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    • williambuggins says:

      Really Sheila?
      People are not necessarily changed by having clergy living amongst them. There was a very good film years ago featuring Peter Sellers as a Midlands vicar who threw his vicarage open to all and sundry.I think it was called “Heavens Above!”
      Major changes in attitude and outlook came about through the preaching of the Gospel of Salvation as demonstrated by George Whitfield, the Wesley brothers, particularly John, and William and Catherine Booth of Salvation Army fame. It is the heart that needs changing.

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  6. Sue Mitchell says:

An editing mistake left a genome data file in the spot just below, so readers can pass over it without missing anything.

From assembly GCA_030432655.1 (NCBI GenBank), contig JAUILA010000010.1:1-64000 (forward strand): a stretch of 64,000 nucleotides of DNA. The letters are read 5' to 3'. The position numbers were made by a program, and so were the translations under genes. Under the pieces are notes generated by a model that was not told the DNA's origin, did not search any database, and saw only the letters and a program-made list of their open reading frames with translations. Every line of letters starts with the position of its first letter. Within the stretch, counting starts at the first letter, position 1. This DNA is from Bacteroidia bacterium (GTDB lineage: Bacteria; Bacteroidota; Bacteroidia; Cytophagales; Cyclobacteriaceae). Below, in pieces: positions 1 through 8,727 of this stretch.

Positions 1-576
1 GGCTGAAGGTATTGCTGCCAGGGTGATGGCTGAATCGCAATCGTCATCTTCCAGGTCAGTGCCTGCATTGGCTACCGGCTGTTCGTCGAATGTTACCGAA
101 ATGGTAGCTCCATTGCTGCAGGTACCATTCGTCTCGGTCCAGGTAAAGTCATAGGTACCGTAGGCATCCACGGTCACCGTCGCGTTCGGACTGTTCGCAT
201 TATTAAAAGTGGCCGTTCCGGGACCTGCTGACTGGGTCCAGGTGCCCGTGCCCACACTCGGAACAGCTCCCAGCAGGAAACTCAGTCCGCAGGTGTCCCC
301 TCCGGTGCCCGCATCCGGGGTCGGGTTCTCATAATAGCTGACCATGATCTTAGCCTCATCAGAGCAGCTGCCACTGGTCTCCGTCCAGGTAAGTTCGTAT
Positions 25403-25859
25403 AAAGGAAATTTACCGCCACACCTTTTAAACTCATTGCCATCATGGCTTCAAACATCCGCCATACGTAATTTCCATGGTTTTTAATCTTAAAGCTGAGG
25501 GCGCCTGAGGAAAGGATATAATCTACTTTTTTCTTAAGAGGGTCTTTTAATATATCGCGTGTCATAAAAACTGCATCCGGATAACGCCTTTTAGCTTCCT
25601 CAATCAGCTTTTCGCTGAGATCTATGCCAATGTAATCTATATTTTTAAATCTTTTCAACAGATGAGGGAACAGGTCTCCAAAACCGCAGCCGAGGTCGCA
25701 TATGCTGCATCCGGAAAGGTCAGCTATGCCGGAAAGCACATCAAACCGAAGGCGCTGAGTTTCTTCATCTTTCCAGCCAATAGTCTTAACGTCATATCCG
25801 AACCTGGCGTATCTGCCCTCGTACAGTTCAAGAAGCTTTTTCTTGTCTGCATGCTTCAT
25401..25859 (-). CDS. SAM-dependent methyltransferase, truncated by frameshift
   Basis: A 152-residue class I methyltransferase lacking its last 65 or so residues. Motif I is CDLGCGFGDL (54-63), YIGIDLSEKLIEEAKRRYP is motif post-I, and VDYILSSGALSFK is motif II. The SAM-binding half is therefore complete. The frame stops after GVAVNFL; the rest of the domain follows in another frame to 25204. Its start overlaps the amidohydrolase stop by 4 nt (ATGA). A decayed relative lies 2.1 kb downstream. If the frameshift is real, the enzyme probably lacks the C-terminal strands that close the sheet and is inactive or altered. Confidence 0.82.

As a chronic asthmatic I know what it is like not to breathe, as someone born deaf not to be seen or heard both in church and society. I have often wondered if the tears I have in prayer are God’s tears. Tears for the poor, the voiceless, the pain of all His children (whether church or not) unheard, unseen even in full view. Tears of grief and yet tears can heal, how then can we as a church through our tears for and off ourselves bring the healing God longs for? The hope people look for, to be valued as they are? If we can’t do it for those within the church how can those outside it see the love of God for all. The lockdown has opened a way of community, off coming together, off extending the hands of friendship, off allowing people to breathe in the space created. Perhaps then in this space we can yet hear God and begin to move forwards into a new way of being, of community not locked in a building but outside it addressing the needs of us all. To breathe we have to take away the straight jacket, the chains that bind us, the blinkers and allow freedom in, only then will the Spirit of God be allowed to move freely among us and bring the breathe if new life to us all.